As described on Github, the model uses a variation of a Generative Adversarial Network (GAN), the discriminator and generator A.I. system that has previously been used to create everything from fake human genetic code to A.I. paintings. The NoGAN tool can be used to colorize both still images and video, although the latter unsurprisingly takes a bit longer. As Antic explains in a post about the model, even he isn’t totally sure of how it extracts the kind of data it does for colorizing images. It just learns this from massive amounts of data, which can then be prodded in the right direction by using the proper algorithms.

“My best guess is that the models are learning some interesting rules about how to colorize based on subtle cues present in the black-and-white images that I certainly wouldn’t expect to exist,” Antic writes. “This result leads to nicely deterministic and consistent results, and that means you don’t have track model colorization decisions because they’re not arbitrary. Additionally, they seem remarkably robust so that even in moving scenes the renders are very consistent.”

Geovanny Zambrano/Colorize_bot

The completed image is then passed back to Colorize_bot to post on Twitter. The entire system of capturing an initial mention through responding to a tweet takes only 10 seconds in terms of processing. However, the bot is programmed to respond only every 30 seconds so as not to break Twitter’s rules about spamming. It also only responds to one mention per hour, per user as a way to save on infrastructure costs that, as a student, Zambrano can’t easily afford.

“Currently, I pay around $30 a month to keep the project active,” he said. “This has been financed by myself, using my savings. In the future when I can no longer pay this, I am thinking of asking for some type of donation or sponsorship from an institution that’s interested.”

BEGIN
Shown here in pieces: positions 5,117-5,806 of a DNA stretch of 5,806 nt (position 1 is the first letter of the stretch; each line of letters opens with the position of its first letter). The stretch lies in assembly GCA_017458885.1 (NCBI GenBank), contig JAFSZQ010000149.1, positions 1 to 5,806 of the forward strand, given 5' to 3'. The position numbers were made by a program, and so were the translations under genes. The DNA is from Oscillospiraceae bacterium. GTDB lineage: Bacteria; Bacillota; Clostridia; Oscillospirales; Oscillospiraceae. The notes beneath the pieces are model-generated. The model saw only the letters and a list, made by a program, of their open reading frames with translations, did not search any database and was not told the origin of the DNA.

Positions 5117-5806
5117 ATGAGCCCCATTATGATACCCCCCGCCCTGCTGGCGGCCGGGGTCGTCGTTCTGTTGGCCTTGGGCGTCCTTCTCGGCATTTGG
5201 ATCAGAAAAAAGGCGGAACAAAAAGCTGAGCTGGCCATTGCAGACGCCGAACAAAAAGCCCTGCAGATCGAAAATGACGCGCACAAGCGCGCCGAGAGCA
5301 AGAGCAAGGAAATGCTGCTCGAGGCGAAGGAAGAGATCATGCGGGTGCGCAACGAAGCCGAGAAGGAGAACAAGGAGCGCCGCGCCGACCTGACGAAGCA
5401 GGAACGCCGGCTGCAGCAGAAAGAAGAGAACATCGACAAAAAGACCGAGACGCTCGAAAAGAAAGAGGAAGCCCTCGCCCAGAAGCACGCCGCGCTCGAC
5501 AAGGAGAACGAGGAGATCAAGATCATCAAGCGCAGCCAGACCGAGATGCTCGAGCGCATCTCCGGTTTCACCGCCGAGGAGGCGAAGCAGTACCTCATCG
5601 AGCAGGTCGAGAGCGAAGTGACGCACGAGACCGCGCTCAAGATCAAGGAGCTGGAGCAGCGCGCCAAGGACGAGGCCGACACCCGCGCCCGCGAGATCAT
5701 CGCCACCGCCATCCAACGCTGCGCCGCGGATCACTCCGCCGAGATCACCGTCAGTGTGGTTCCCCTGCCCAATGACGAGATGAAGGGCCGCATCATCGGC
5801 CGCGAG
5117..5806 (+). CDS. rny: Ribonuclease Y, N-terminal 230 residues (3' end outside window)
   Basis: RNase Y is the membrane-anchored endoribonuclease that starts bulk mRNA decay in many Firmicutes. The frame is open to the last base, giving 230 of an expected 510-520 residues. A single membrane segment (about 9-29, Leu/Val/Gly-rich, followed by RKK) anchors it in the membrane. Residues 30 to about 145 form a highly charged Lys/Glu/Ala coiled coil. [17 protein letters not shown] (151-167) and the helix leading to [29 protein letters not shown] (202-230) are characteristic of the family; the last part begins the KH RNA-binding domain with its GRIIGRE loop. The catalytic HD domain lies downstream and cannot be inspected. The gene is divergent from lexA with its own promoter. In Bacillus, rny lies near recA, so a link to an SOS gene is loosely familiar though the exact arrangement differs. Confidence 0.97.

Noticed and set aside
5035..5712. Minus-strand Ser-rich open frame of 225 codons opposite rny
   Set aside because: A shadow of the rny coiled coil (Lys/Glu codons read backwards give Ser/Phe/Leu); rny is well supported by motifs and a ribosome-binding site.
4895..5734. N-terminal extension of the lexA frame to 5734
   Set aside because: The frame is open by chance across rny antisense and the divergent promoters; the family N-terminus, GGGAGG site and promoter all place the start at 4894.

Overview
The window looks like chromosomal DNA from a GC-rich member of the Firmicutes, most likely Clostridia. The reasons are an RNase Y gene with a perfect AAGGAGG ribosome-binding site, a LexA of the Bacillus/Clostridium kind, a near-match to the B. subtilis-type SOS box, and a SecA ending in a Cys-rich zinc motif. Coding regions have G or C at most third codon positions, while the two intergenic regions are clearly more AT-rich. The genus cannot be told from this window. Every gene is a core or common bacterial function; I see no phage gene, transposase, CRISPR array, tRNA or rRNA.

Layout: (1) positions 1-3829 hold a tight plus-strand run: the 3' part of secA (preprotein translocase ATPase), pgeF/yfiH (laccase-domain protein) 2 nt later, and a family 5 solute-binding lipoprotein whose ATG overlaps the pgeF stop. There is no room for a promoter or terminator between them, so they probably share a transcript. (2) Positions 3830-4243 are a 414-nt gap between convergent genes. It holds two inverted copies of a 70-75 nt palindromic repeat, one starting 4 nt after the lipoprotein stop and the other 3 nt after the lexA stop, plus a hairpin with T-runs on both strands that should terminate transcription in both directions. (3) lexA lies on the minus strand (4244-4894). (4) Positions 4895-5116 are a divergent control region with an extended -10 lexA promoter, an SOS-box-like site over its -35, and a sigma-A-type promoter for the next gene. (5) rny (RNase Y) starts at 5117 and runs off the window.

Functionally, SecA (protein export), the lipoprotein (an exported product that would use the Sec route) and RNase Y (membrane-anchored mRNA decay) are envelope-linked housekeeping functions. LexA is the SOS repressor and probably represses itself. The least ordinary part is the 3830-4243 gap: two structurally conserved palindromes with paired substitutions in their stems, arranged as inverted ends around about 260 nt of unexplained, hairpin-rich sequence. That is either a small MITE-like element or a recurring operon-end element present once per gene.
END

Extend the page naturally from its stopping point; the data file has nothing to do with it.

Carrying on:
A measure of success

The bot isn’t perfect, and nor is it a miracle worker. Low-resolution images, for instance, give low-resolution results. More notably, Zambrano said, Colorize_bot fares poorly when it comes to coloring manga images, which people frequently ask it to do. “This, at a technical level, is due to the fact that the colorization model was trained with real images,” he said. When it’s asked to color images of a different type from the ones it was trained on, the results are less than perfect.

Black & White Photos Colorized
Geovanny Zambrano/Colorize_bot

Nonetheless, it’s proven impressively accurate in many cases, enough so that Colorize_Bot has already picked up more than 30,000 followers on Twitter in just a few short months. A quick search for people calling it into service reveals that it’s being asked for at least every couple of minutes.

“The best stories I have as a result of the development of this project have been the people who write to me, thanking me for coloring old photos of their relatives,” Zambrano said. One person even sent him a photo of their mom, holding a framed photo of a colorized image of an ancestor. It’s hard to work out the value of a project such as this in monetary terms. But in terms of feeling like those months of coding were well spent? These stories are an indicator that he was onto a winner.

“What a moment I lived that night, it was a feeling of satisfaction, joy, and optimism,” he said. “Seeing that beautiful mother holding her printout made me know that, many times, the things that we do simply for the purpose of helping other people can have a great impact.”

Luke Dormehl
I'm a UK-based tech writer covering Cool Tech at Digital Trends. I've also written for Fast Company, Wired, the Guardian…